Instead, the gay student’s death was caused by multiple blows from many individuals. That inability to pinpoint which blow ultimately caused the 26-year-old drum major’s death led authorities to charge 13 defendants this week with hazing rather than more serious counts like manslaughter or second-degree murder.

“His death is not linked to one sole strike but it is attributed to multiple blows,” said Orlando area State Attorney Lawson Lamar at a news conference announcing the charges.

The most sensational cases of hazing – or endurance rituals for new members of an organization – have typically involved fraternities, sororities or athletic teams, but the FAMU tragedy in November exposed a brutal tradition among marching bands at some colleges around the United States.

Champion’s death has jeopardized the future of FAMU’s legendary marching band, which has performed at the Grammys, presidential inaugurations and Super Bowls and represented the United States in Paris at the 200th anniversary of the French Revolution. FAMU, based in Tallahassee, has suspended the band and set up a task force on curtailing hazing.

Champion’s mother, Pam, said May 3 that the only way to stop hazing in FAMU’s marching band is to disband the program until the root of the hazing problem is addressed.

“You’ve got to clean house,” Pam Champion said in Atlanta. “That’s the only thing.”

Champion’s father, Robert Champion Sr., added: “The band should not be on the field until they clean house. Until they get it completely clean. There are 400 other students who are also in the band, and the same thing can happen to them.”

Some legal experts said they believe Lamar could have filed manslaughter, or even second-degree murder counts, against the participants who conducted the hazing after the FAMU marching band had performed at a football game against its rival school.

“The prosecutor in this case had an opportunity to do something, to send a stronger message, a deserved message based on the conduct,” said Tamara Lave, a University of Miami law professor. “And the prosecutor didn’t.”

Lamar said his office didn’t have the evidence to bring more serious charges.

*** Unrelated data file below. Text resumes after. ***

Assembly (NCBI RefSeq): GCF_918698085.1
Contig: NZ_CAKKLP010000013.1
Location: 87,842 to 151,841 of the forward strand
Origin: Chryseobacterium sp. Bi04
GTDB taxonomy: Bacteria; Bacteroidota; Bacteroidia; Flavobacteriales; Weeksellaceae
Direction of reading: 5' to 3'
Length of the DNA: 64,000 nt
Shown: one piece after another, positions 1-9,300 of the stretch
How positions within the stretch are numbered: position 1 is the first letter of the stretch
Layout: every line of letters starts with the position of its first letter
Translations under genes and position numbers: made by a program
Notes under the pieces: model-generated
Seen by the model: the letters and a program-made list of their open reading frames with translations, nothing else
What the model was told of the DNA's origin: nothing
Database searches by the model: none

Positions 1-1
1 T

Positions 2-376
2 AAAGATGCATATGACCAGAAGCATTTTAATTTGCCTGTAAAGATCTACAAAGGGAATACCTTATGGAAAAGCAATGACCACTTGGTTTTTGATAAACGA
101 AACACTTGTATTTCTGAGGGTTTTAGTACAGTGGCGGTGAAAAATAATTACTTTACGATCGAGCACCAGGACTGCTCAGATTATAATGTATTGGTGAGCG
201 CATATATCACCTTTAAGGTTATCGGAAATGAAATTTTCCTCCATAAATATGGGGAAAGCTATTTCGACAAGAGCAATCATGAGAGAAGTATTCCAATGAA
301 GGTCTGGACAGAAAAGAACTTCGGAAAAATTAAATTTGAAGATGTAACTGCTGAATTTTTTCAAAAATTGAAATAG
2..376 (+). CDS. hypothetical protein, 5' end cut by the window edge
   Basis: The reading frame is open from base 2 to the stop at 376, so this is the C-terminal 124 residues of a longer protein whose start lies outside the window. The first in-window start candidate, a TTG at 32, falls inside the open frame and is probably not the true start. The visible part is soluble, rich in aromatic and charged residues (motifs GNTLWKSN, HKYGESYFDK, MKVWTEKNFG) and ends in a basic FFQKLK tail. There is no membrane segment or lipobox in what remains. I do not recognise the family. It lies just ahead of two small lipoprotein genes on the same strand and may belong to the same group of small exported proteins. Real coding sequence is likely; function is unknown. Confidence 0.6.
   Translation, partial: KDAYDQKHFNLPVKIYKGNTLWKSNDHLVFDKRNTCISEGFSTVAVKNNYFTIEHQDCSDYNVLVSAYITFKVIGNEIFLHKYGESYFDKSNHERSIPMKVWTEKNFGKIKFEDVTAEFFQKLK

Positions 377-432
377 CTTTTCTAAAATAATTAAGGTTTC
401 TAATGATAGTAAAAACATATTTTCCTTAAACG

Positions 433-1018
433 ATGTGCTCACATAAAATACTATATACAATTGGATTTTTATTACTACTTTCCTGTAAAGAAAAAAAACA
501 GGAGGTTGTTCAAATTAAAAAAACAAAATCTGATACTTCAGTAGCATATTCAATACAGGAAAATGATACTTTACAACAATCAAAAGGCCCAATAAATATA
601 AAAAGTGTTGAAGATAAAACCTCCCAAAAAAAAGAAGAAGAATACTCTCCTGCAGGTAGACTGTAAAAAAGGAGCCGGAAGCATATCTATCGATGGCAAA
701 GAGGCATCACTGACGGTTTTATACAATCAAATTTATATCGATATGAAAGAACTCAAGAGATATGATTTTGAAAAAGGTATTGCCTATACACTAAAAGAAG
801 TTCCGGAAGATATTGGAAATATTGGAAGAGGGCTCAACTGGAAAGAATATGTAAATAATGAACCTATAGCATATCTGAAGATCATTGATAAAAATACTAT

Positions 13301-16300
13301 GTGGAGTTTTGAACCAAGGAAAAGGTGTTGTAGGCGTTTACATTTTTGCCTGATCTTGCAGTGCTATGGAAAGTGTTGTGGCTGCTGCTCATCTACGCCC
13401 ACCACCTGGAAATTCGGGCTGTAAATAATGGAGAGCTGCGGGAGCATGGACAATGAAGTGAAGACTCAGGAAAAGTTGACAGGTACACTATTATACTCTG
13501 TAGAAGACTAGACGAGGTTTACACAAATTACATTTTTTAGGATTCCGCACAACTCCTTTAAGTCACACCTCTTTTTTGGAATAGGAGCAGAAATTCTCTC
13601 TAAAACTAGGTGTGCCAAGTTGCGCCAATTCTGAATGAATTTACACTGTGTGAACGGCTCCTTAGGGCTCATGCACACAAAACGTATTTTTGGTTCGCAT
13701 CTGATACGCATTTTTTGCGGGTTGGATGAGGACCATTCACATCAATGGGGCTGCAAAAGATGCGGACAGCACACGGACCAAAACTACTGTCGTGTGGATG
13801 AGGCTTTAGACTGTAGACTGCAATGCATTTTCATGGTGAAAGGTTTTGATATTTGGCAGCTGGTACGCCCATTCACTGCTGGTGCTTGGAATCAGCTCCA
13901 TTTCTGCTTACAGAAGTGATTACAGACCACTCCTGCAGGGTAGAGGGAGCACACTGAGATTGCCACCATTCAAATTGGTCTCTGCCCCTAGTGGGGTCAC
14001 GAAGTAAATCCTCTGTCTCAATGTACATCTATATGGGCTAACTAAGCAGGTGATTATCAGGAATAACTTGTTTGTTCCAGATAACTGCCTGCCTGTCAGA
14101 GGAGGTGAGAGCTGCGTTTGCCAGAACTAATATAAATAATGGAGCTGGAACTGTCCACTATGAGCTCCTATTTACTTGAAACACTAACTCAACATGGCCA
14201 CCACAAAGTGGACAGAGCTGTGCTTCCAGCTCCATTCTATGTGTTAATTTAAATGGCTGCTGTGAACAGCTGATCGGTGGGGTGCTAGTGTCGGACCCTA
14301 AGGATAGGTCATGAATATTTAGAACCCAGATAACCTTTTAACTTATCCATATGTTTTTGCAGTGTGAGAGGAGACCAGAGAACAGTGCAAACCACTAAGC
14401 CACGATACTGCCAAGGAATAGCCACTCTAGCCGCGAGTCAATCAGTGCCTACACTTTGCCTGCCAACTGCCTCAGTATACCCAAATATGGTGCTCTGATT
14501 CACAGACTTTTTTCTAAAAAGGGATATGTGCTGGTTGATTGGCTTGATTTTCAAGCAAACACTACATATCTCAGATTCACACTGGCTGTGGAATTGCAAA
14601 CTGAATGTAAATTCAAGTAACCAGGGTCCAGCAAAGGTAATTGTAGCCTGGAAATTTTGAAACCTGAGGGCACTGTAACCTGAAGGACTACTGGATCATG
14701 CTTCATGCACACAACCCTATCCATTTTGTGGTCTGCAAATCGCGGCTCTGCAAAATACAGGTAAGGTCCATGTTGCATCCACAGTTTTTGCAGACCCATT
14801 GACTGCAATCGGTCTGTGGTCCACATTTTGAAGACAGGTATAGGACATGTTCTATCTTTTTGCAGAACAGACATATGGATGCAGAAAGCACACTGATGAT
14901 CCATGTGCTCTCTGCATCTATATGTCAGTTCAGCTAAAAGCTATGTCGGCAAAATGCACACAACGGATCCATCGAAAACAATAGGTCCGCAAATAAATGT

“The testimony obtained to date does not support a charge of murder, in that it does not contain the elements of murder,” he said. “We can prove participation in hazing and a death. We do not have a blow or a shot or a knife thrust that killed Mr. Champion. It is an aggregation of things which exactly fit the Florida statute as written by the Legislature.”

Champion’s family and their attorney said they were extremely disappointed that murder charges were not filed.

“Here while all eyes are on Florida was the opportunity to set the stage and say, ‘This won’t be accepted,’” Pam Champion said.

“I was not happy with felony hazing charges. That word, hazing, just doesn’t fit it.”

Eleven defendants were charged with hazing resulting in death, a felony, and misdemeanor offenses that all together could bring nearly six years in prison. Two others face misdemeanor charges.

It was not immediately clear whether those charged were all students or whether they included faculty members or others involved in the road trip.

Their names were being withheld until all of them were arrested, but authorities around the state were starting to take them into custody. Two men – 23-year-old Caleb Jackson and 24-year-old Rikki Wills – were arrested on May 2 in Leon County. Wills was allowed to leave jail that night after posting a $15,000 bond.

Brian Jones turned himself in on May 2 in Hillsborough County. He was released after posting a $15,000 bond. His attorney, Alisia Adamson, said he would plead not guilty.

A Leon County, however, refused May 3 to let Jackson leave jail because he’s already on probation for battery.

Other defendants who had turned themselves in by May 3 afternoon were: Jesse Baskin, 20, and Benjamin McNamee, Shawn Turner, 26, and Harold Finley, 20. All but Finley had bonded out.

Hazing in Florida was upgraded to a felony in 2005 following the death of a University of Miami student four years earlier. Chad Meredith was drunk and died trying to swim across a lake at the behest of his fraternity brothers. No charges were filed, but a civil jury ordered the fraternity to pay Meredith’s parents $12 million.

Champion had bruises on his chest, arms, shoulder and back and died of internal bleeding, Lamar said. Witnesses told emergency dispatchers the drum major was vomiting before he was found unresponsive aboard the bus.

The prosecutor gave no motive for the beating. But witnesses said Champion might have been targeted because he opposed the routine hazing that went on in the marching band or because he was gay, according his family’s attorney.

Hazing has long been practiced in marching bands, particularly at historically black colleges like FAMU in the South, where the band is often as revered as the football team and members are campus celebrities.

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Criminal charges coming in Florida hazing death

At least five people will face criminal charges in the death of a gay Florida A&M University drum major from who died after being hazed aboard a band bus in Orlando last fall, authorities said on May 1.